Along the southern point of Lake Kivu you can pass between Rwanda and Congo. A tiny prop plane will take you from Kigali right to the edge of the country.
The flight takes thirty minutes, and they offer a quick snack of Coke and groundnuts while you watch the propeller spin outside.
Fifteen minutes of smooth winding road curves around the edges of hills from which you can watch the fishing boats in the small bay. These roads eventually move down to the water’s edge and let you out at a busy little border crossing.
There are loose papers waiting on a table in front of a small building. People gather around that table to declare their departure from Rwanda. Loose pens are claimed and shuffled and claimed again while people fill out their passport numbers and check boxes to say why they came. Business. Travel. Other. Two men at desks in an unlit room look over them, ask questions, pound ink onto the visa pages.
You pass over a wooden bridge just wide enough for one car. There is the smallest bit of standing room on each side and people walking to and from shuffle against the railing to keep from being hit while maintaining their momentum. Once you cross the bridge you are no longer in Rwanda. On this other side you are on your way to standing in the Congo, but you aren’t there yet.
Just over the bridge and before the next check point you are officially nowhere.
A colleague, the driver taking me from Rwanda to Congo, he described it as the neutral zone. It was filled with people, almost all of them walking quickly. Mostly they were women, women with piles of bananas or bins of fresh fish or unseen goods in giant thick plastic sacks. They carried them carefully on top of their heads. Carrying. Almost everyone was carrying something, some food or tool or market-bound good strapped to shoulders or foreheads or worn as a back-breaking crown, taken from one country to the other on foot.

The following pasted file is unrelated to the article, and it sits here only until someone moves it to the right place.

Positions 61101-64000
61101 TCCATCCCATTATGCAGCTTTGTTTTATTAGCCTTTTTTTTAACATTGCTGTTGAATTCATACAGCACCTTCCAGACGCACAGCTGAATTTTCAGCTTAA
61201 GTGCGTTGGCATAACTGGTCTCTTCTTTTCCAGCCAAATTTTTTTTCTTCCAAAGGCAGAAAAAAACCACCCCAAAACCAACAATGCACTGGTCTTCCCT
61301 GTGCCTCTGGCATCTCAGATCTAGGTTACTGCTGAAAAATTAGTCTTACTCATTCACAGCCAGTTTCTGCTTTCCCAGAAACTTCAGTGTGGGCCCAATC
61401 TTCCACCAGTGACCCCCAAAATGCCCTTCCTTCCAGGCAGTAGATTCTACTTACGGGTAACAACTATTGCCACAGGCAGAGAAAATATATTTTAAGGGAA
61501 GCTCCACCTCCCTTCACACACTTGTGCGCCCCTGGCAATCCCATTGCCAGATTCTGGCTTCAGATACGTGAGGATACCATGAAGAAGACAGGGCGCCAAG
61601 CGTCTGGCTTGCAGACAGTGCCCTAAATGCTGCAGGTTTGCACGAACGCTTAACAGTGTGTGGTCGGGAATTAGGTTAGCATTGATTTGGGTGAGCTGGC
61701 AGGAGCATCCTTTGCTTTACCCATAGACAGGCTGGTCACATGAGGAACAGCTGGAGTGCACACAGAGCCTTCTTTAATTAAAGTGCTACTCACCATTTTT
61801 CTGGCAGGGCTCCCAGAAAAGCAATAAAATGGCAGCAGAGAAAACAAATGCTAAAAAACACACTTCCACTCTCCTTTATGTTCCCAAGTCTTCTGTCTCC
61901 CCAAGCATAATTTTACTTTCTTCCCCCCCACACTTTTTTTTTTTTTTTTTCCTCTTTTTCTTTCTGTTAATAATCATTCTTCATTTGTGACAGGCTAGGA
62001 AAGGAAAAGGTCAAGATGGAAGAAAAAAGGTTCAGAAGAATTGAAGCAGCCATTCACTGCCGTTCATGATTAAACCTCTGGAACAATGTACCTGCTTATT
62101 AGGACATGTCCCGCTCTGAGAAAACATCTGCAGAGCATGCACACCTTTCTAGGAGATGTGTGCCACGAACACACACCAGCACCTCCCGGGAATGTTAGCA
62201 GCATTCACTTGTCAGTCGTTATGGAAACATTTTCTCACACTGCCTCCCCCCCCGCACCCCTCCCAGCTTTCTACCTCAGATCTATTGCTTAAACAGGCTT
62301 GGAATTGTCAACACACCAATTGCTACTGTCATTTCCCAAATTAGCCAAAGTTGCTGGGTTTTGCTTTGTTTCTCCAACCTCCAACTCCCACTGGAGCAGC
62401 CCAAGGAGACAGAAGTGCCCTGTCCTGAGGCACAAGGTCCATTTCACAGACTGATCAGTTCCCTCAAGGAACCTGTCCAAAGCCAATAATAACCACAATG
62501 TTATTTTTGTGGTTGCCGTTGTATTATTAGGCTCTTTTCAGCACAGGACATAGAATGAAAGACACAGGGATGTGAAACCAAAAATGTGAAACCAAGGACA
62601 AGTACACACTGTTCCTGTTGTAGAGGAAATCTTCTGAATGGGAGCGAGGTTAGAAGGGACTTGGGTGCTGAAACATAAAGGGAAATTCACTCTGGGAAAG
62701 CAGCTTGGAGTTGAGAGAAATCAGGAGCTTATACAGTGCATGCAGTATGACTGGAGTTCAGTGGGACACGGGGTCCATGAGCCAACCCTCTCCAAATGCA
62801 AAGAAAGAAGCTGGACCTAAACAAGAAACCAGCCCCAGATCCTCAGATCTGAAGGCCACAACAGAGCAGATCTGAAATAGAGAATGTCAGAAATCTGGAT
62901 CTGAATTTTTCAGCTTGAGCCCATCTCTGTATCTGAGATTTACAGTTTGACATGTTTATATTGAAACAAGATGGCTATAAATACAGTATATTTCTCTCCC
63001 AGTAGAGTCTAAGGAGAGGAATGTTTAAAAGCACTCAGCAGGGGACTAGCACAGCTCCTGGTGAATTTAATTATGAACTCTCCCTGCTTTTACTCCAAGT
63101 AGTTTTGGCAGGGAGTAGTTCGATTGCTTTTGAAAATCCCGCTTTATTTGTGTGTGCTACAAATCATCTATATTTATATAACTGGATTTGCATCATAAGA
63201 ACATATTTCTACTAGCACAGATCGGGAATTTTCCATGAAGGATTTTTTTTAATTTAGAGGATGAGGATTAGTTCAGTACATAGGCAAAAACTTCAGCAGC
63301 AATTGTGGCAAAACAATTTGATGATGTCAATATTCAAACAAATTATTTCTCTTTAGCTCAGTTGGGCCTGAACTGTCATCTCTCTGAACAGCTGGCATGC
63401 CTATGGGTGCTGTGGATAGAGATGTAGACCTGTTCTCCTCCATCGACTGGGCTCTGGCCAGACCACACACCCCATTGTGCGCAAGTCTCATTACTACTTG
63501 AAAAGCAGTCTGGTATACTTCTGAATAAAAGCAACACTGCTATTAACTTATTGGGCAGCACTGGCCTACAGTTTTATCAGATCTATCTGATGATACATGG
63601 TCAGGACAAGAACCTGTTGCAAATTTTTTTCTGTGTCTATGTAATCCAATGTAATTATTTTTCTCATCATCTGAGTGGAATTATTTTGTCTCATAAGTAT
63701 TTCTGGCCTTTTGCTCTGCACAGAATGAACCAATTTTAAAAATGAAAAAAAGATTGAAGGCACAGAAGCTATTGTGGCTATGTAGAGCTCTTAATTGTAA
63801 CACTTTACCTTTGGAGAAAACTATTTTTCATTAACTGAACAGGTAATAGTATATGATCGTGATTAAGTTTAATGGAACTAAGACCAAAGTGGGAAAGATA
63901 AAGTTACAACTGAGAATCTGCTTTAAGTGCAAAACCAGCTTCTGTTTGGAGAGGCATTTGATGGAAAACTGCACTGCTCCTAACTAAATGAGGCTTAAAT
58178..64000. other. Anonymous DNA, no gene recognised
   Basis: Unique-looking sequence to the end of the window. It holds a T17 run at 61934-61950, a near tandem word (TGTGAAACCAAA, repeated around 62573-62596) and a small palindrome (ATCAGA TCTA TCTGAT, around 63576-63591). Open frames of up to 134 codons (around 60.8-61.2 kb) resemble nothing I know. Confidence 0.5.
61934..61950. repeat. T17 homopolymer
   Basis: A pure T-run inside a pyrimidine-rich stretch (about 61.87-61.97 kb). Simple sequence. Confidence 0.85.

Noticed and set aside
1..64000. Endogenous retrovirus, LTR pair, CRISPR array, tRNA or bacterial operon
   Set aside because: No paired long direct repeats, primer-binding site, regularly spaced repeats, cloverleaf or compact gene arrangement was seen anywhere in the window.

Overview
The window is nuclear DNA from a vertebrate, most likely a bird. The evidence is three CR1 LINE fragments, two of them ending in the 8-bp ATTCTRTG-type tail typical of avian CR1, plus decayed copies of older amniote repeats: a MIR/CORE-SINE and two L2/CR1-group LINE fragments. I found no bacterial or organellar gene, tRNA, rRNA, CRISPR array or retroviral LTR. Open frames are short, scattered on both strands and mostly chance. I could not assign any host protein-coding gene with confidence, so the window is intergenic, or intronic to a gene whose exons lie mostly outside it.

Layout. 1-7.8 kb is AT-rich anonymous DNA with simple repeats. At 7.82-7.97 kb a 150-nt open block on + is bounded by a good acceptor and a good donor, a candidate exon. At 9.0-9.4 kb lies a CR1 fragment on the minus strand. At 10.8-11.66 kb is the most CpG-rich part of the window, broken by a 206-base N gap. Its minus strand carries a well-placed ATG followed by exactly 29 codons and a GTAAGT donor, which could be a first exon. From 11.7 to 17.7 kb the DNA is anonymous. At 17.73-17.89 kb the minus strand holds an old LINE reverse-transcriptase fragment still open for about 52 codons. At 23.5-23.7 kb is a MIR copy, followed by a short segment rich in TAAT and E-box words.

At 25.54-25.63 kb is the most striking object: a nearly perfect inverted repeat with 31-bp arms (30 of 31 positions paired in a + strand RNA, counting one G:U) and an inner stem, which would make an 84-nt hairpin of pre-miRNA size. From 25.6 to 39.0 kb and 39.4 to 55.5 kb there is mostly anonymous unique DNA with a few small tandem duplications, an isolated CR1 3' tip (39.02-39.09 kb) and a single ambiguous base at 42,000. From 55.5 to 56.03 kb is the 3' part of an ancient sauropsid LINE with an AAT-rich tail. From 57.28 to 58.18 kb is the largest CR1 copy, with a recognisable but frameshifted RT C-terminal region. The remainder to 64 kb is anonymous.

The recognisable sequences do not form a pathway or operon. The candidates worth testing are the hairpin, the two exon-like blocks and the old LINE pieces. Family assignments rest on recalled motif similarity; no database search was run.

There were people sitting in the neutral zone. A group of moms looked relaxed, sitting on the ground with legs stretched out in front of them, eating quickly and talking quickly. A girl played by a tree that hung over a hill’s slope. Border guards sat on an unconnected fence to watch the bridge.
You can always go back. In the neutral zone you can turn around. You don’t have to enter the new country. You don’t have to pass through the scrutiny of unfamiliar people. You can turn around in that space. You don’t even have to decide. You could sit for a while. Talk to your friends. Watch others pass through. You have til nightfall or until someone with a gun nudges you in one direction or another. But really, you can turn around and head back.
I’ve been crossing a lot of borders on this trip through East Africa. I can’t stop thinking about them. The departure, the arrival, the duty-free space in between. There are a lot of people walking these lines. I am walking these lines.